TOSS, RESTORE, ORGANIZE.
They all needed to be placed in their proper homes. Or tossed or given away.
As I contemplated the magnitude of the job before me, I invoked my Tenth Commandment: “Do what ought to be done.” First was nostalgic clutter, made up of relics I clung to from my earlier life. Second was self-righteous conservation clutter, made up of things that I’ve kept because they’re useful—even though they’re useless to me. One kind of clutter I saw in other people’s homes but didn’t suffer from myself was bargain clutter, which results from buying unnecessary things because they’re on sale. I did suffer from related freebie clutter—the clutter of gifts, hand-me-downs, and giveaways that we didn’t use. I also had a problem with crutch clutter. These things I used but knew I shouldn’t. I felt particularly oppressed by aspirational clutter—things that I owned but only aspired to use. The flip side of aspirational clutter is outgrown clutter. I discovered a big pile of plastic photo boxes piled in a drawer. I used them for years, but even though I like proper picture frames now, I’d held on to the plastic versions. The kind of clutter that I found most disagreeable was buyer’s remorse clutter, when, rather than admit that I’d made a bad purchase, I hung on to things until somehow I felt they’d been “used up” by sitting in a closet or on a shelf.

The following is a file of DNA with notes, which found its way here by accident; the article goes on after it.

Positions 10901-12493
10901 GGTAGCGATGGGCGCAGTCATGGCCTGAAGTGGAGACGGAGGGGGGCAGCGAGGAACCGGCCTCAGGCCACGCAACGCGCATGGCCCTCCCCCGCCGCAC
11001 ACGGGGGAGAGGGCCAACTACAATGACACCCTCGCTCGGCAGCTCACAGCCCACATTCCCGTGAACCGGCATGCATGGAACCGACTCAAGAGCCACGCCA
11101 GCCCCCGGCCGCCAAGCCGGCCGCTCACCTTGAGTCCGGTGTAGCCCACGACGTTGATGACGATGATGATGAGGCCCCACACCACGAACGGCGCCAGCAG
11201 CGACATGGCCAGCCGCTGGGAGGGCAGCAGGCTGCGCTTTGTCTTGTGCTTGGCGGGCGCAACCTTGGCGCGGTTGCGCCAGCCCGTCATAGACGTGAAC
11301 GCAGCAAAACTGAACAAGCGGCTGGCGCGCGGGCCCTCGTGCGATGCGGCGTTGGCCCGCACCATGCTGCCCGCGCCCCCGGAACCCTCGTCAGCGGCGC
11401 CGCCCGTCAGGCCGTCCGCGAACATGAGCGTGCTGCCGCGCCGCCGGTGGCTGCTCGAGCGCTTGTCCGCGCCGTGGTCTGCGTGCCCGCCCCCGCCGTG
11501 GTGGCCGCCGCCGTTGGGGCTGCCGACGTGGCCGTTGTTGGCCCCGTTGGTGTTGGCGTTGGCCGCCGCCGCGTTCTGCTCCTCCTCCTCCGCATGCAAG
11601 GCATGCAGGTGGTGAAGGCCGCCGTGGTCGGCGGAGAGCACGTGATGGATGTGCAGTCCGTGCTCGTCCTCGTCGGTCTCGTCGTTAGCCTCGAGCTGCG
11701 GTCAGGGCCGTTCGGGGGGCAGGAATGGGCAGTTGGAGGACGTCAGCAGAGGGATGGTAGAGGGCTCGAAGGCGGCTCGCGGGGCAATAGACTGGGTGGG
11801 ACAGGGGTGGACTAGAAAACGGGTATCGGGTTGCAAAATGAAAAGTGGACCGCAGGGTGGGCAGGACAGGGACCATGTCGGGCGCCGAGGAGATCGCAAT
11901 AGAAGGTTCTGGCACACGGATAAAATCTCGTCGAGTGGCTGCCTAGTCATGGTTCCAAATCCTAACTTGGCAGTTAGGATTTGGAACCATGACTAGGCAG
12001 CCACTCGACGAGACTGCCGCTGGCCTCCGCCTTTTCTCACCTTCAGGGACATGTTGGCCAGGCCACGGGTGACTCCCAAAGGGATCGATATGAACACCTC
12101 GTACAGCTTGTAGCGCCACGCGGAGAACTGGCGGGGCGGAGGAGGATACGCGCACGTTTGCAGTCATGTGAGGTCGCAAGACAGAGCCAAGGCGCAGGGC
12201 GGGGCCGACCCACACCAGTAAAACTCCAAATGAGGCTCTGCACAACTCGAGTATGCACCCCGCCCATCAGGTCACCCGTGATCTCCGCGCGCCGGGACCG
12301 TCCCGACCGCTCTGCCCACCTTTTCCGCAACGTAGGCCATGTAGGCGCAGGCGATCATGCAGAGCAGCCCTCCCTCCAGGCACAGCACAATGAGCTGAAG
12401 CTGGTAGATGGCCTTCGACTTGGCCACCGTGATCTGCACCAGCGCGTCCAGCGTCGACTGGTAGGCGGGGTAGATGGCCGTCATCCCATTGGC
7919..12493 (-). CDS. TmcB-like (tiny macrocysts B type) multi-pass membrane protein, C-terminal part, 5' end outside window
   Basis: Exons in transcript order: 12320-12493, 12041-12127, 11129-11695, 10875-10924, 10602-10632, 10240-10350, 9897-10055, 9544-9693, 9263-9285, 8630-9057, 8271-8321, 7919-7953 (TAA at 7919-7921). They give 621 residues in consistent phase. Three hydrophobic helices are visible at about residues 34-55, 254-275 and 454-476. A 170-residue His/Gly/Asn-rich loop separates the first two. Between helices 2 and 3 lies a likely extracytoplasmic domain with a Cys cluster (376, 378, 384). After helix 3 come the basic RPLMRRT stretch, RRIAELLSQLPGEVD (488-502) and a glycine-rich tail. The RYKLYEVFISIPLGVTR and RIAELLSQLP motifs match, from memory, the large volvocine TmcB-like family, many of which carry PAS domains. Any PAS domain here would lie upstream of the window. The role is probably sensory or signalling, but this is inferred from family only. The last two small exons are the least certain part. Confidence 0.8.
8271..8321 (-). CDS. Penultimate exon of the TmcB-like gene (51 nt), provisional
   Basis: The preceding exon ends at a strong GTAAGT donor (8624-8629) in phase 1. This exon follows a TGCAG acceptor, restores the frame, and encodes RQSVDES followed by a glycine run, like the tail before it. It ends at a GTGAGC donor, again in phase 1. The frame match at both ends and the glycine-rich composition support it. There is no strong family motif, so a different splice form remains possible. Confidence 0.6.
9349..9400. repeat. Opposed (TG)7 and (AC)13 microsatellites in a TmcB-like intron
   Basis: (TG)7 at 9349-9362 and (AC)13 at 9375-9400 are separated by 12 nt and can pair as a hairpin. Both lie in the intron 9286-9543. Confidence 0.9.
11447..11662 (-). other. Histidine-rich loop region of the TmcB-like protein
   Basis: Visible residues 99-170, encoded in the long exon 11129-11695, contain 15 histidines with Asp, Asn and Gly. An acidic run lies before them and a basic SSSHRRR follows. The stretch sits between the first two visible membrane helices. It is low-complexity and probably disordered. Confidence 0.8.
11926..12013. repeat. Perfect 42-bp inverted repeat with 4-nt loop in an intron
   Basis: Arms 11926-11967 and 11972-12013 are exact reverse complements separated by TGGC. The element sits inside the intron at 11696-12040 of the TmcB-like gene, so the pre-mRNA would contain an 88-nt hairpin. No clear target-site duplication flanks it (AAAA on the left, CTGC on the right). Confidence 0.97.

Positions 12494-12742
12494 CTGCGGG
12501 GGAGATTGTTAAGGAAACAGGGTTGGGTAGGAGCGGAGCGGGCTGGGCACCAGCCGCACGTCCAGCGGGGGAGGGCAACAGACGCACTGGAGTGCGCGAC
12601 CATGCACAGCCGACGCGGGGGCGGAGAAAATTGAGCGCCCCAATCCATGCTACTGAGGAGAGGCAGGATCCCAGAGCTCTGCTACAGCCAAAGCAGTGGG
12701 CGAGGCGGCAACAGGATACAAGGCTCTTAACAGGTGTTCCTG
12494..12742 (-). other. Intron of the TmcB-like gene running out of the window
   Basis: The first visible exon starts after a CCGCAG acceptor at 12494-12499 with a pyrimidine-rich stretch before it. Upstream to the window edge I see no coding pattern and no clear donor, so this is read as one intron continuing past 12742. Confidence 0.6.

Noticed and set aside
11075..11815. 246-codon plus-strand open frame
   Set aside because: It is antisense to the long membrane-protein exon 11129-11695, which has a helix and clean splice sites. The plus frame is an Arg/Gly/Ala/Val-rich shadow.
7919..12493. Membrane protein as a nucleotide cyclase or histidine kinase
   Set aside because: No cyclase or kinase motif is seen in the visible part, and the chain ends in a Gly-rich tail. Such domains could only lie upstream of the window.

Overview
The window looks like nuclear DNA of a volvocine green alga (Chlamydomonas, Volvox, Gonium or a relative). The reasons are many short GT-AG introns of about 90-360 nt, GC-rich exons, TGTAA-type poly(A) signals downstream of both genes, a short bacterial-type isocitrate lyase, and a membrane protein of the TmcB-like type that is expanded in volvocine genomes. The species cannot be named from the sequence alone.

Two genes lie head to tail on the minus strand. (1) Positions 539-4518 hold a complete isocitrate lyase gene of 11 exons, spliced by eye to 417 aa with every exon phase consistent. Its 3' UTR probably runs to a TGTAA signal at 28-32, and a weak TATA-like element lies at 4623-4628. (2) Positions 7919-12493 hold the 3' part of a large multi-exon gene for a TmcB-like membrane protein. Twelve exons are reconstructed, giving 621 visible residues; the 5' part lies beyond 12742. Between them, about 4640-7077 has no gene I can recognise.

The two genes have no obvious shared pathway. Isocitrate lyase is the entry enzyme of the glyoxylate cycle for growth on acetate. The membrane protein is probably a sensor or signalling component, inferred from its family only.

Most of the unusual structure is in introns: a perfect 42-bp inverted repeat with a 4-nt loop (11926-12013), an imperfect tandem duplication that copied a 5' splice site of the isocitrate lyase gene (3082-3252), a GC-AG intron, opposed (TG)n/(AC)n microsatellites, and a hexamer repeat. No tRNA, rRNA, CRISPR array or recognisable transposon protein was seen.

Closet: First, I got rid of items that no one should be wearing anymore. Next I pulled out the items that, realistically, I knew I wouldn’t wear. Those are for donation or garage sale. I emptied each drawer completely, and I put back only the items that I actually wore.
I also hit on a few daily rules to help keep the apartment from constantly falling into disorder. First, following my Fourth Commandment, “Do it now,” I started to apply the “one-minute rule” I didn’t postpone any task that could be done in less than one minute. Along with the “one-minute rule,” I observed the “evening tidy-up” by taking ten minutes before bed to do simple tidying. Tidying up at night made our mornings more serene and pleasant and, in an added benefit, helped prepare me for sleep. Putting things in order is very calming.
What I do:
Mess makes me feel so stressed so when I get home around 7am, I clean the house right away. This is a perfect time because almost everyone is still sleeping, specially baby Chloe. Before I go to sleep around 12 noon, I do a simple tidying. I can't sleep if the house is unclean. I also wake up one hour earlier (around 6pm) to allot time for cleaning. I have a toddler who loves throwing everything everywhere and I know I must be patient in maintaining the house in order. It's impossible to have a 100% clutter-free home but at least I try my best to make the our little space pleasant.